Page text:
Contemporary Art Masterpieces: ‘The Physical Impossibility of Death in the Mind of Someone living’

This is the big kahuna of Britart. It is a big weighty symbol of the cultural impact made by the YBA’s (Young British Artists) in the 1990’s. ‘The Physical Impossibility of Death in the Mind of Someone living’ or ‘The Shark’, is a sculpture by the artist Damian Hirst. The work was made at the invitation of art collector Charles Saatchi. He offered Damian the opportunity to create an artwork at any expense. The result is a sculptural assemblage of objects including a tiger shark, preserved in formaldehyde, inside a steel vitrine. The power of the work relies on its placement. Although a preserved shark would not look out of place in a natural history museum it becomes a totally unexpected object within a fine art gallery setting. And it is a genuinely terrifying to experience the work face to face. The work pits us against the shark which is terrifying but also dead. Damian sets up this conceptual conundrum in the title of the work. ‘The Shark’ challenges the established idea of art. Damian’s work has been influenced by the conceptual art movement. The use of non-traditional materials and emphasis on idea instead of process breaks with established ideas of art making practise. The work, like the YBA group of artists, is big, bold and brash. It is full of bravado and irony and has become an iconic work of British contemporary art.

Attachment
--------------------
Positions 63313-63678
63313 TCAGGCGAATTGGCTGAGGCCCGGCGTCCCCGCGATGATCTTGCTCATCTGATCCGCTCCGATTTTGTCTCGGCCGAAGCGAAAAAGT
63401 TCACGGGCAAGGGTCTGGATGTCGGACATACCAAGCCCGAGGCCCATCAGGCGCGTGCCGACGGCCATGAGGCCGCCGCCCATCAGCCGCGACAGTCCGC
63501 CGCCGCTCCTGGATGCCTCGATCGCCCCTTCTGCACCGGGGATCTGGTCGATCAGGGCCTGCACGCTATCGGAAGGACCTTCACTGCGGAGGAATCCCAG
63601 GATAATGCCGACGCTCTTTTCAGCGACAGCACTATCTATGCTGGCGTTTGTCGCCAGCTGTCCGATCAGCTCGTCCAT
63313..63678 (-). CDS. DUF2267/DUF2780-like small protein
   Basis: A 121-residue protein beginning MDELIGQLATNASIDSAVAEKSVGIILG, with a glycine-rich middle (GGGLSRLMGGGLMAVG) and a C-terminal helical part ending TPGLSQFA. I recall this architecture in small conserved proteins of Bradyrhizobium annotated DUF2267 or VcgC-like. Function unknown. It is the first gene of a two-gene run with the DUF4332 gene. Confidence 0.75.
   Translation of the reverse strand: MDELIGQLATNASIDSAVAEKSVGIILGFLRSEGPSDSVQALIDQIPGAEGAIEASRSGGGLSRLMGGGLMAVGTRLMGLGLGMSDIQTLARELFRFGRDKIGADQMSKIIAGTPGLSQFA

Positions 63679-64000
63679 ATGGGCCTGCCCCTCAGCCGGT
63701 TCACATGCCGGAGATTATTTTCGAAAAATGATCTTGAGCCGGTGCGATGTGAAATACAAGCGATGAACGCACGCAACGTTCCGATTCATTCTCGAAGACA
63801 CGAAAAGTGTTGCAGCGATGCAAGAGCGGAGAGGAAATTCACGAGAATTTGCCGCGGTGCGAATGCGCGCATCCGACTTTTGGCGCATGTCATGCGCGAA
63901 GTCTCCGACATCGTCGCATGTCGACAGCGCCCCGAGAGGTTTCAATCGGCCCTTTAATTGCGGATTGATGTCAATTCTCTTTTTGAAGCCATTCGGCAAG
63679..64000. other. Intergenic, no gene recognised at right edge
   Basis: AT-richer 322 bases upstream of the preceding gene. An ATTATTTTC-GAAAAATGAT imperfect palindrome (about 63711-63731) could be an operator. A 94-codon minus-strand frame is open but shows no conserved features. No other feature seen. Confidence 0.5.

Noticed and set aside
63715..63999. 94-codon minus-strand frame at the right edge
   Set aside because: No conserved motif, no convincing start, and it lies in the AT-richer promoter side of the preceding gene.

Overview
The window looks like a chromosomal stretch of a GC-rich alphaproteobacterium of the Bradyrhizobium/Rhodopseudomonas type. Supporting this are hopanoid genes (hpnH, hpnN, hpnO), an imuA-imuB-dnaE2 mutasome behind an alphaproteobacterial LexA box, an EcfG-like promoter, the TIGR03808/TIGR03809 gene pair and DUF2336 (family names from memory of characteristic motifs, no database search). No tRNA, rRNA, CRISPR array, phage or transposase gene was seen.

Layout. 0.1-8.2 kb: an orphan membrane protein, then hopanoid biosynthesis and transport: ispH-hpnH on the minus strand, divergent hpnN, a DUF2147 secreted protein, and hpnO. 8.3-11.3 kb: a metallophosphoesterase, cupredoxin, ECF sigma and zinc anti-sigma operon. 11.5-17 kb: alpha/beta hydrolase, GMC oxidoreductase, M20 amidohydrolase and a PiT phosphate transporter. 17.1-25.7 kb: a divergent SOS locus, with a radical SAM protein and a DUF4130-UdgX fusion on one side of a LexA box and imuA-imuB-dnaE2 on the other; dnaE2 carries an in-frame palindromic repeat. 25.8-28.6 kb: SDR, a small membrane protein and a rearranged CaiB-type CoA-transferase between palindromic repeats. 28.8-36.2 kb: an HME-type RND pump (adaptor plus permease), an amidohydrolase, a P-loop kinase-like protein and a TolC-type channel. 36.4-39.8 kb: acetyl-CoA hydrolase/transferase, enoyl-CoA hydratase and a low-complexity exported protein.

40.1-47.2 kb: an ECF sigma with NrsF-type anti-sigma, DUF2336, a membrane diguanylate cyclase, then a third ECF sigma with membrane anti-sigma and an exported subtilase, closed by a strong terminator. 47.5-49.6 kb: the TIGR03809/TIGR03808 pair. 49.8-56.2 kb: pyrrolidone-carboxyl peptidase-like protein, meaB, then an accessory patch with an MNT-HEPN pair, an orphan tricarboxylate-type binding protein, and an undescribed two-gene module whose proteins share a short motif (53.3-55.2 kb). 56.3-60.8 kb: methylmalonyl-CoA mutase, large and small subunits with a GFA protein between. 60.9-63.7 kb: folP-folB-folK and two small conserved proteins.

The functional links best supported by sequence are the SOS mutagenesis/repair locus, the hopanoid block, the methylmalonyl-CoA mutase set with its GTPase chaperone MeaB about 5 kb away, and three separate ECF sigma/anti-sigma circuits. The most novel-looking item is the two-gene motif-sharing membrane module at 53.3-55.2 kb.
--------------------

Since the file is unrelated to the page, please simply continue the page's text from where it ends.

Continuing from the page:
Read more from the series here; https://featherblend.blog/category/art-zine/

This entry was published on November 5, 2019 at 2:53 pm. It’s filed under Art Zine and tagged , , , , , , , . Bookmark the permalink. Follow any comments here with the RSS feed for this post.

Leave a Reply

Fill in your details below or click an icon to log in:

WordPress.com Logo

You are commenting using your WordPress.com account. Log Out /  Change )

Google photo

You are commenting using your Google account. Log Out /  Change )

Twitter picture

You are commenting using your Twitter account. Log Out /  Change )

Facebook photo

You are commenting using your Facebook account. Log Out /  Change )

Connecting to %s

This site uses Akismet to reduce spam. Learn how your comment data is processed.

%d bloggers like this: